A latest research led by experts from Stanford University has challenged the previous studies which had long associated sickle cell trait with the risk of premature death. A longitudinal study carried out from 2011 to 2014 on the African American US soldiers have found that sickle cell trait increased the risk of exertional rhabdomyolysis but not of premature death.

Defying all previous evidence which has linked sickle cell trait with premature deaths, this study, which was published recently in the New England Journal of Medicine, has a potential to change our misconceptions about the condition and associated risks.

Exertional Rhabdomyolysis And Sickle Cell Trait

Rhabdomyolysis is a serious syndrome that takes part due to muscle injury, which can be direct or indirect in nature. The condition occurs when the muscle fibers begin to die and their content is released into the bloodstream. When the debris becomes hard for the kidney to process, renal failure can take place, rarely making it fatal.

However, exertional rhabdomyolysis (ER) results from vigorous exercise. Deaths of high profile military personnel and athletes have put the syndrome in the limelight in the past and its underlying link with sickle cell trait is often reported.

On the other hand, sickle cell trait (SCT) is a condition when a person inherits one faulty gene from their parent who has sickle cell anemia or who is a carrier of sickle cell anemia. In this condition, the person does not show symptoms of sickle cell anemia (SCA) which is a blood disorder when beta-globin gene is mutated. In SCA, the disk like circular shape of red blood cells are disrupted and the sickle shaped cells have a low affinity for oxygen.

ER can occur in normal people but the likelihood of SCT carrying people to have ER is slightly increased. In this case, excessive muscular activity depletes the body’s energy currency, ATP, and the exhausted muscular tissues begin to disrupt muscle cell membranes. In prolonged strenuous exercise, exposure to extreme heat and dehydration often leads to ER.

According to the American Society of Hematology, 1 to 3 million Americans suffer from SCT and about 7.3 % of African American population has this condition. While the condition is present in Hispanics, Caucasians from southern Europe origin, South Asians and people from Middle East, the prevalence of the condition is the highest in African origin, which led the researchers to solely experiment African American military personnel.

In this, first of a kind, longitudinal study of SCA in African Americans, physically active soldiers of all ages were recruited to establish the claimed link. Relation of premature death and ER was observed on 47,944 African American participants, according to their SCT status. All of these research participants had undergone tests for HbAS and they were subjected to exertional-injury precautions. All the participants were checked for medical comorbidity and all the confounding factors were excluded from the study to ensure validity of the study.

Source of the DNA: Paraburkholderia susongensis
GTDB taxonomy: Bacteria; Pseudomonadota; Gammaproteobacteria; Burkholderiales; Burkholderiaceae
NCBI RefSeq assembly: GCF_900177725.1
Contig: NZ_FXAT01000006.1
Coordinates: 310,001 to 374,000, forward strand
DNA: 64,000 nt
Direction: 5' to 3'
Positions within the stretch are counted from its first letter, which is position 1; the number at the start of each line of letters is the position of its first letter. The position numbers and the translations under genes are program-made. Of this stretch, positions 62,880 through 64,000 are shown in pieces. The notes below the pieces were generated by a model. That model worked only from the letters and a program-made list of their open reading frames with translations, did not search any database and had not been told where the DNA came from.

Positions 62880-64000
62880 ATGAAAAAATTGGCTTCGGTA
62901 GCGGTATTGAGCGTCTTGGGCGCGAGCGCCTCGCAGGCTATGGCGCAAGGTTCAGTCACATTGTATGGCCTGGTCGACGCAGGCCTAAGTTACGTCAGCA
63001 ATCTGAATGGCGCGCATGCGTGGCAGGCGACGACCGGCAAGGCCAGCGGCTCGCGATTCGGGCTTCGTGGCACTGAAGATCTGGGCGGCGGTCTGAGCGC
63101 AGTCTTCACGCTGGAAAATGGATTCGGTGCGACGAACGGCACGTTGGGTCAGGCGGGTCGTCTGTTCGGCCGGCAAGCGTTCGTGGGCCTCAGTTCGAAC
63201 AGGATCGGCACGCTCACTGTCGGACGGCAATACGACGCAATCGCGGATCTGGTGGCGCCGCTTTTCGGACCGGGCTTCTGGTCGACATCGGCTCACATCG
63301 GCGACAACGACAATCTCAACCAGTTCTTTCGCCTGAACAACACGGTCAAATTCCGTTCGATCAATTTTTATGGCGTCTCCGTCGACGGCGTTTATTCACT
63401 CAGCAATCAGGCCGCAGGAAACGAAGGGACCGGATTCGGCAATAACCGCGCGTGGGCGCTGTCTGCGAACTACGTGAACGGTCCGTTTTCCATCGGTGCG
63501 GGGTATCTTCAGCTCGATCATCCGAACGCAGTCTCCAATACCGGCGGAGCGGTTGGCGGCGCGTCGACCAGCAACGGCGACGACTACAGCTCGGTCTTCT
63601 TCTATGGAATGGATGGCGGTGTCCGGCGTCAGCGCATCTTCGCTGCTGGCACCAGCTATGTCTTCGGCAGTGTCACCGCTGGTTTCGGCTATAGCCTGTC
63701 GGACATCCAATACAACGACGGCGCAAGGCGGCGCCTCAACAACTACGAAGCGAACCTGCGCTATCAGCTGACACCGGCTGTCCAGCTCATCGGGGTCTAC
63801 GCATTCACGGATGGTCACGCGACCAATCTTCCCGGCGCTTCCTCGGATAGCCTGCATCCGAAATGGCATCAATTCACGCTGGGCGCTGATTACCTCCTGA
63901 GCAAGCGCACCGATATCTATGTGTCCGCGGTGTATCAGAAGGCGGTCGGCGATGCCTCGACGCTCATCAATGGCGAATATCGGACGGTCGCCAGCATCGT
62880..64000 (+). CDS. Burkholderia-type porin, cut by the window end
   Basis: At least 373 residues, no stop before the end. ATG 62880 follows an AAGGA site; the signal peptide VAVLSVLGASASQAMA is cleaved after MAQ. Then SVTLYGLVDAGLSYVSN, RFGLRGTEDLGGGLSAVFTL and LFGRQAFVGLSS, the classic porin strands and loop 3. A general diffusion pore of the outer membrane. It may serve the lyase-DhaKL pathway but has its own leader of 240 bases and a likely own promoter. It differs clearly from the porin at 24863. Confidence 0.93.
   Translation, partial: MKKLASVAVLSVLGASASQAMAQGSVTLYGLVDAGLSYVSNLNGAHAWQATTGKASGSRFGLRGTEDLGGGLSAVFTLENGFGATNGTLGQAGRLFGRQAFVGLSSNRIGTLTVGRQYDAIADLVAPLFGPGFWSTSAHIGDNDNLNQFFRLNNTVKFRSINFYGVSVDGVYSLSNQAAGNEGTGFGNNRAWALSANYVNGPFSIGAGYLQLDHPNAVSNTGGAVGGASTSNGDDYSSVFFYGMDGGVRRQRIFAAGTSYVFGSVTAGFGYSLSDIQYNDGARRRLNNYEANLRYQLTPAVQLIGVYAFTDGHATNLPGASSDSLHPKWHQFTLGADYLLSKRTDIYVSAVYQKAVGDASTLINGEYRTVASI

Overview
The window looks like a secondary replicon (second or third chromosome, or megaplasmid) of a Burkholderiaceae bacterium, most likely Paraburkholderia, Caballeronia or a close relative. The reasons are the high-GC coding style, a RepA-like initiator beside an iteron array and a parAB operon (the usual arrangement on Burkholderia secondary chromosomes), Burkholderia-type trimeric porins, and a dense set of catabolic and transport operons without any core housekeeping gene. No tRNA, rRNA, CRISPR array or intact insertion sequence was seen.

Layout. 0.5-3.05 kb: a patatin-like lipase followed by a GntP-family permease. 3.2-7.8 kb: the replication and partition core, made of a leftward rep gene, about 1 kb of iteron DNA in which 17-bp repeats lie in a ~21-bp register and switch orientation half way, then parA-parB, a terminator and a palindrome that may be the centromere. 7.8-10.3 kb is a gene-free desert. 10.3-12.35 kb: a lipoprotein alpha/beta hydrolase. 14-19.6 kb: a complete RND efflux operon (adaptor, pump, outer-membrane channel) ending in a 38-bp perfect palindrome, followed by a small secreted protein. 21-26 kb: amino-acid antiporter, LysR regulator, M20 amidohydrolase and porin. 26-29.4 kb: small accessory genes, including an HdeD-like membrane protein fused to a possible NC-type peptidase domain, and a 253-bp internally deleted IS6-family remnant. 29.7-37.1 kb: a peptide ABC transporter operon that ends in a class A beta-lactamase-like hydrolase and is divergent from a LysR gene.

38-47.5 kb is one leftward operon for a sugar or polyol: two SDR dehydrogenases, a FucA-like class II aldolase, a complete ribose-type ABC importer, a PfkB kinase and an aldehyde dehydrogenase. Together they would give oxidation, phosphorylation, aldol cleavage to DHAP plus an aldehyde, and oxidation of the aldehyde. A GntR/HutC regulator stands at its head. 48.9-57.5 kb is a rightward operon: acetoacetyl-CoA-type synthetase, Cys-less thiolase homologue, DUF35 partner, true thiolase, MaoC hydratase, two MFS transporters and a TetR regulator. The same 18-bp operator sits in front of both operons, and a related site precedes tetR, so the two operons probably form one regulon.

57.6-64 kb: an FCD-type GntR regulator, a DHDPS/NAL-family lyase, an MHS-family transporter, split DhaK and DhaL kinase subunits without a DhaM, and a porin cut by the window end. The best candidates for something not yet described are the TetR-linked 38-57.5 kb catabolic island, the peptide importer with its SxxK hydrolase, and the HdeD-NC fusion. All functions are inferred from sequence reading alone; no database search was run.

Interestingly, no significant link with premature death was reported in the participants when compared with soldiers who did not have the sickle cell trait. But this likelihood of ER was lower than obese people who used statins for high cholesterol problems, antipsychotic agents or who smoked tobacco.

The Benefit Of This Study

Before this study, two population-based studies were conducted in the US that showed higher rates associated with sudden exertion-related deaths amongst black football players on national Collegiate Athletic Association (NCAA) Division 1 team. However, the validity of the results was dubious as the sickle cell trait status of the participants was not known.

As a result of these studies, many organizations have started adding precautions while recruiting African Americans as athletes or soldiers. These precautionary measures concerned the American Society of Hematology (ASH) regarding increased discrimination and stigmatization that resulted from mandatory screening tests. It was in 2012 when ASH released a policy statement on the screening for sickle cell trait and athletic participation which opposed the mandatory screening and urged the organizations to adopt universal preventive measures which included proper hydration and rest breaks between long exercise spans.

With the surfacing of this new, more reliable evidence, the misleading association between the condition, strenuous activities and premature death is likely to be changed.

The US military had already introduced universal screening to minimize the element of discrimination and availability of equal opportunities to all the citizens of America. Now, it is time when precautions to contain fatal possibilities of ER should be adopted by all organizations pertaining to athletic, military or other strenuous work. It will help all people lead a secure life without experiencing an episode of ER, and without any discrimination of color or creed.